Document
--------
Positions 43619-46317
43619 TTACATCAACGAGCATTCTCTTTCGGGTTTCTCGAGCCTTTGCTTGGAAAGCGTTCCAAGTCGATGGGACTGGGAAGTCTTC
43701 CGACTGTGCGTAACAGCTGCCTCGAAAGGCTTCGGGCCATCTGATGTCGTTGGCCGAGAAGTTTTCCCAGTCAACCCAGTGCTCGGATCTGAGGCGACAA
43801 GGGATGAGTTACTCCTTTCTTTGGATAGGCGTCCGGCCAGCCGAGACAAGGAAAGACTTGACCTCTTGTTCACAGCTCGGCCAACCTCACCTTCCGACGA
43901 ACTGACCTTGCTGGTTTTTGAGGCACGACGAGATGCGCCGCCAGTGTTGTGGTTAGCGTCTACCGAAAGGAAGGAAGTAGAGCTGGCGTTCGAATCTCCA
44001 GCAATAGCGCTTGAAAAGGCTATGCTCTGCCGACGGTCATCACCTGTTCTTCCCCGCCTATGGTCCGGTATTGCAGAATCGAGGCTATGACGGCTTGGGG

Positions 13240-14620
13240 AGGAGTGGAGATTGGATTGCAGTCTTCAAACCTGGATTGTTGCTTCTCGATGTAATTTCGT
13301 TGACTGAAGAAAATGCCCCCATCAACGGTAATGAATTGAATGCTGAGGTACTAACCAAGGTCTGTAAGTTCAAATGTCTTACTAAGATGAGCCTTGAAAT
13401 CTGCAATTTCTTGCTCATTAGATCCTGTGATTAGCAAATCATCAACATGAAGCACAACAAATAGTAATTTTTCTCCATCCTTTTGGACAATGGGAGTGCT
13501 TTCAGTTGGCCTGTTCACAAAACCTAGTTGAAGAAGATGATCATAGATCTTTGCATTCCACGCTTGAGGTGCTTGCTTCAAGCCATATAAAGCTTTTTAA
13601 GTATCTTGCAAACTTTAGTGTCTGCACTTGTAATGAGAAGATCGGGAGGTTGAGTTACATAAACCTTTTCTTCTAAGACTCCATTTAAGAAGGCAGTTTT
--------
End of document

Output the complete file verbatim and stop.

Positions 43619-46317
43619 TTACATCAACGAGCATTCTCTTTCGGGTTTCTCGAGCCTTTGCTTGGAAAGCGTTCCAAGTCGATGGGACTGGGAAGTCTTC
43701 CGACTGTGCGTAACAGCTGCCTCGAAAGGCTTCGGGCCATCTGATGTCGTTGGCCGAGAAGTTTTCCCAGTCAACCCAGTGCTCGGATCTGAGGCGACAA
43801 GGGATGAGTTACTCCTTTCTTTGGATAGGCGTCCGGCCAGCCGAGACAAGGAAAGACTTGACCTCTTGTTCACAGCTCGGCCAACCTCACCTTCCGACGA
43901 ACTGACCTTGCTGGTTTTTGAGGCACGACGAGATGCGCCGCCAGTGTTGTGGTTAGCGTCTACCGAAAGGAAGGAAGTAGAGCTGGCGTTCGAATCTCCA
44001 GCAATAGCGCTTGAAAAGGCTATGCTCTGCCGACGGTCATCACCTGTTCTTCCCCGCCTATGGTCCGGTATTGCAGAATCGAGGCTATGACGGCTTGGGG

Positions 13240-14620
13240 AGGAGTGGAGATTGGATTGCAGTCTTCAAACCTGGATTGTTGCTTCTCGATGTAATTTCGT
13301 TGACTGAAGAAAATGCCCCCATCAACGGTAATGAATTGAATGCTGAGGTACTAACCAAGGTCTGTAAGTTCAAATGTCTTACTAAGATGAGCCTTGAAAT
13401 CTGCAATTTCTTGCTCATTAGATCCTGTGATTAGCAAATCATCAACATGAAGCACAACAAATAGTAATTTTTCTCCATCCTTTTGGACAATGGGAGTGCT
13501 TTCAGTTGGCCTGTTCACAAAACCTAGTTGAAGAAGATGATCATAGATCTTTGCATTCCACGCTTGAGGTGCTTGCTTCAAGCCATATAAAGCTTTTTAA
13601 GTATCTTGCAAACTTTAGTGTCTGCACTTGTAATGAGAAGATCGGGAGGTTGAGTTACATAAACCTTTTCTTCTAAGACTCCATTTAAGAAGGCAGTTTT